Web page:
Problem Solving Therapy

Problem-solving therapy, as developed by psychologists Thomas D'Zurilla and Marvin Goldfried, is also considered one of the cognitive behavioral approaches. In essence, problem-solving therapy is the application of problem-solving theory and research to the domain of personal and emotional problems. Indeed, the ability to solve problems is seen as the necessary and sufficient condition for emotional and behavioral stability. Problem solving is, in one way or another, a part of all psychotherapies.

Cognitive behavior therapists have taught general problem- solving skills to patients with two specific aims: to alleviate the particular personal problems for which patients have sought therapy and to provide patients with a general coping strategy for personal problems.

The actual steps of problem solving that patients are taught to carry out systematically are as follows. First, it is necessary to define the dilemma as a problem to be solved. Next, a goal must be selected which reflects the ultimate outcome a patient desires. The patient then generates a list of many different possible solutions, without evaluating their potential merit (a kind of brainstorming). Now the patient evaluates the pros and cons of each op tion in terms of the probability that it will meet the goal selected and its practicality, which involves considering the potential consequences to oneself and to others of each solution. The possible solutions are ranked in terms of desirability and practicality, and the highest one is selected. Next, the patient tries to implement the solution chosen. Finally, the patient evaluates the therapy, assessing whether the solution alleviated the problem and met the goal, and, if not, what went wrong—in other words, which of the steps in problem solving needs to be redone.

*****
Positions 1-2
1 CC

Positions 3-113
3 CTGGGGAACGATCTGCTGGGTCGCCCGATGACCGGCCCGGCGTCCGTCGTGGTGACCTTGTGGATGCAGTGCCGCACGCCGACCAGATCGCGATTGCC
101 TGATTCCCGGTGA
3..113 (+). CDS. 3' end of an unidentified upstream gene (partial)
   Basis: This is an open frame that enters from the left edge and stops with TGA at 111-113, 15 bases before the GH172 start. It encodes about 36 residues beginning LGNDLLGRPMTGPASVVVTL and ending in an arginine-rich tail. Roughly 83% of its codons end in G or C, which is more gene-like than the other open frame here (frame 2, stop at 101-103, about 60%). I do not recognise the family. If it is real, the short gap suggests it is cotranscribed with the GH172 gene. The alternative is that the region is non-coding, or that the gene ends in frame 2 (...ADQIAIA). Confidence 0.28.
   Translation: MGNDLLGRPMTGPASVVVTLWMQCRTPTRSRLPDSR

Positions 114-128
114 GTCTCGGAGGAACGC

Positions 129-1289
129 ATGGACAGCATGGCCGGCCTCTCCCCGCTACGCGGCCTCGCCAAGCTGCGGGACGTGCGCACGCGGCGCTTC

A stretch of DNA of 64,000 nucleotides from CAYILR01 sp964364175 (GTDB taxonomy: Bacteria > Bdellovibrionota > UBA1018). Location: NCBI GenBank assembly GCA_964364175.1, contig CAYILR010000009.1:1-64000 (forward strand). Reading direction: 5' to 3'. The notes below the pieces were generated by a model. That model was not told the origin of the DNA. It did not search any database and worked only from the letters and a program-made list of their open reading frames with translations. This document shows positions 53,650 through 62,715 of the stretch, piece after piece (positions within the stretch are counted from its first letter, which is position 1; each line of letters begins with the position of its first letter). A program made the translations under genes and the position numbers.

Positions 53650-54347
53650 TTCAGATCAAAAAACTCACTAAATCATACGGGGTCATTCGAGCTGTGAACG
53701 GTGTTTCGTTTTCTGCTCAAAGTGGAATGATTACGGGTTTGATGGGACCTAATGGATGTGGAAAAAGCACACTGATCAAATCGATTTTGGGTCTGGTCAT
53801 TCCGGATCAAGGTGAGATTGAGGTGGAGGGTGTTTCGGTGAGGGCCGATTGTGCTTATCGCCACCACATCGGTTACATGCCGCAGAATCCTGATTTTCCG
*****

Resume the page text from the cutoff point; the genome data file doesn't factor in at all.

Problem-solving therapies have been used to treat a variety of target behaviors with a wide range of patients. Examples include peer relationship difficulties among children and adolescents, examination and interpersonal anxiety among college students, relapse following a program to reduce smoking, disharmony among family members, and the inability of chronic psychiatric patients to cope with interpersonal problems.

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